The Web services-based SOA approach can be used for integrating smart sensor-based, data center environment monitoring system as well as digital video surveillance and intelligent video management systems with a mail server. This can help in sending e-mail and paging alerts regarding potential problems such as unusual movement of personnel, or problems discovered in temperature, air flow and other environmental conditions, over the enterprise network to key personnel who are responsible for managing physical and IT security. Since the messages are sent only when there is a potential threat, this can also help in reducing the monitoring and incident tracking costs.
SOA Components and Security Mechanisms
There are two basic types of Web services-based SOA components: providers and consumers. Web services providers and consumers can be edge systems (consumers), which initiates service requests and target systems (providers), which respond to the service request made by the edge system. In a typical Web services-based SOA environment, a target system in one instance may be an edge system in another instance.
A Web services-based SOA is an open environment that is highly decentralized in nature and allows service composition, which may involve many different service providers and consumers distributed across different platforms in the enterprise.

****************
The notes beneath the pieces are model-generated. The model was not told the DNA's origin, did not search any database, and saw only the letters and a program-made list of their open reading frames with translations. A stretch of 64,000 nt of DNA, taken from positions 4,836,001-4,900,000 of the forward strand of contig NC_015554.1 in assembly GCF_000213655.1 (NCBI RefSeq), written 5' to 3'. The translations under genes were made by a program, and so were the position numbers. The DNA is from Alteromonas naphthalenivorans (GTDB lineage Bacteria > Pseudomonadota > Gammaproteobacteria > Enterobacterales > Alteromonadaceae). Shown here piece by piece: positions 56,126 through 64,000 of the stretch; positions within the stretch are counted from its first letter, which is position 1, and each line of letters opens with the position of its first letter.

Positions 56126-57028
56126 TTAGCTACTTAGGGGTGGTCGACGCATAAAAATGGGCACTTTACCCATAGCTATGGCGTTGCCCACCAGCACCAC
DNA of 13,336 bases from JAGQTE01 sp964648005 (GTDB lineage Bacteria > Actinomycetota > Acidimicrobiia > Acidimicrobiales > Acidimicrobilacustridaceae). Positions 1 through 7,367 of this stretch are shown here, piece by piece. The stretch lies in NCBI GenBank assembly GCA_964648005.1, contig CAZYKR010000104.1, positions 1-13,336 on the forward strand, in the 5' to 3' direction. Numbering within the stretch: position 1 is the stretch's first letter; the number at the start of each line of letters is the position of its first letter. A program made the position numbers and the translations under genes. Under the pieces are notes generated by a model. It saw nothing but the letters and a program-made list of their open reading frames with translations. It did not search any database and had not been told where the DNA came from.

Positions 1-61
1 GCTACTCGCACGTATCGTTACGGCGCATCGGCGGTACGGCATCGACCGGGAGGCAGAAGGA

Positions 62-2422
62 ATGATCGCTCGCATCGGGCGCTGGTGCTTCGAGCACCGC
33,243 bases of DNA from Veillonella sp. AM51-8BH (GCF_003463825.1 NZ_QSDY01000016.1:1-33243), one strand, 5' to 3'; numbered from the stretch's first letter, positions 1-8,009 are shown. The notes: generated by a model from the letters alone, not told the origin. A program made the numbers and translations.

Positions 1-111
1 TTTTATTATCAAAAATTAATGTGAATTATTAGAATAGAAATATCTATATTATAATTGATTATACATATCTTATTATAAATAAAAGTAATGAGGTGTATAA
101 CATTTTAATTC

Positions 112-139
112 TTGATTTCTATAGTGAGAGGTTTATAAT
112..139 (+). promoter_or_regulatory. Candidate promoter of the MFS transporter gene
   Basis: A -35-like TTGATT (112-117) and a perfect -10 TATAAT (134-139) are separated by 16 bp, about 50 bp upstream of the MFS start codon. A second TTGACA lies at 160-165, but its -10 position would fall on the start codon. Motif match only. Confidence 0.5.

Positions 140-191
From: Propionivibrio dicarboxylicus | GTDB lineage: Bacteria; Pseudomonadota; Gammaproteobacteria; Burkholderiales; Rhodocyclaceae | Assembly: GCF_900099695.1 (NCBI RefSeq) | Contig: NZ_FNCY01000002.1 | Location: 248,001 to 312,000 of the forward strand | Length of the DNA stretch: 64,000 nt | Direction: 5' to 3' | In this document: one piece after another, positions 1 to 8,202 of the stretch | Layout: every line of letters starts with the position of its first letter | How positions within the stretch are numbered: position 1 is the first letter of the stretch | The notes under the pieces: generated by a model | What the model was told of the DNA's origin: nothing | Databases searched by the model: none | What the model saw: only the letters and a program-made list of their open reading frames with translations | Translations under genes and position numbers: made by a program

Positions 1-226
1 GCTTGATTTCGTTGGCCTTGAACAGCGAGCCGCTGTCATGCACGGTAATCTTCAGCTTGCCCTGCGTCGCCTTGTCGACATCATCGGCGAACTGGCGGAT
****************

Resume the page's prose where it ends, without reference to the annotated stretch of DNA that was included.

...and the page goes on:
In such an open environment, a message may hop through various intermediaries (e.g., integration middleware) to reach the target system. This has certain security implications. To protect against potential vulnerabilities, the Web services-based SOA security requires a holistic approach that is based on a trust model. The trust model enables Web service providers and consumers - primarily physical and IT security systems - to interact with one another using a set of core services that provide the functionality necessary to support the model.
Figure 1 describes the message-level security mechanism in a Web services-based SOA.
The Web services-based SOA approach that is used for systems integration may involve a composite Web service that is basically built using multiple component Web services. A composite Web service supports a transactional application consisting of business functionality and information from various information sources.
Using an Enterprise Service Bus (ESB)
The Web services-based SOA approach provides an application architecture framework. Figure 2 provides conceptual solution architecture of an integrated physical and IT security infrastructure implemented using an ESB-based SOA.
Web services-based SOA or an ESB-based SOA offers lower systems integration costs to meet the demands of evolving enterprises with changing business requirements. These approaches clearly provide the capability to integrate all aspects of physical and IT security, as well as facilities management, based on open standards-based architecture. With Web services-based SOA or an ESB-based SOA, a converged enterprise security environment can be created to enable organizations to effectively protect and manage their businesses.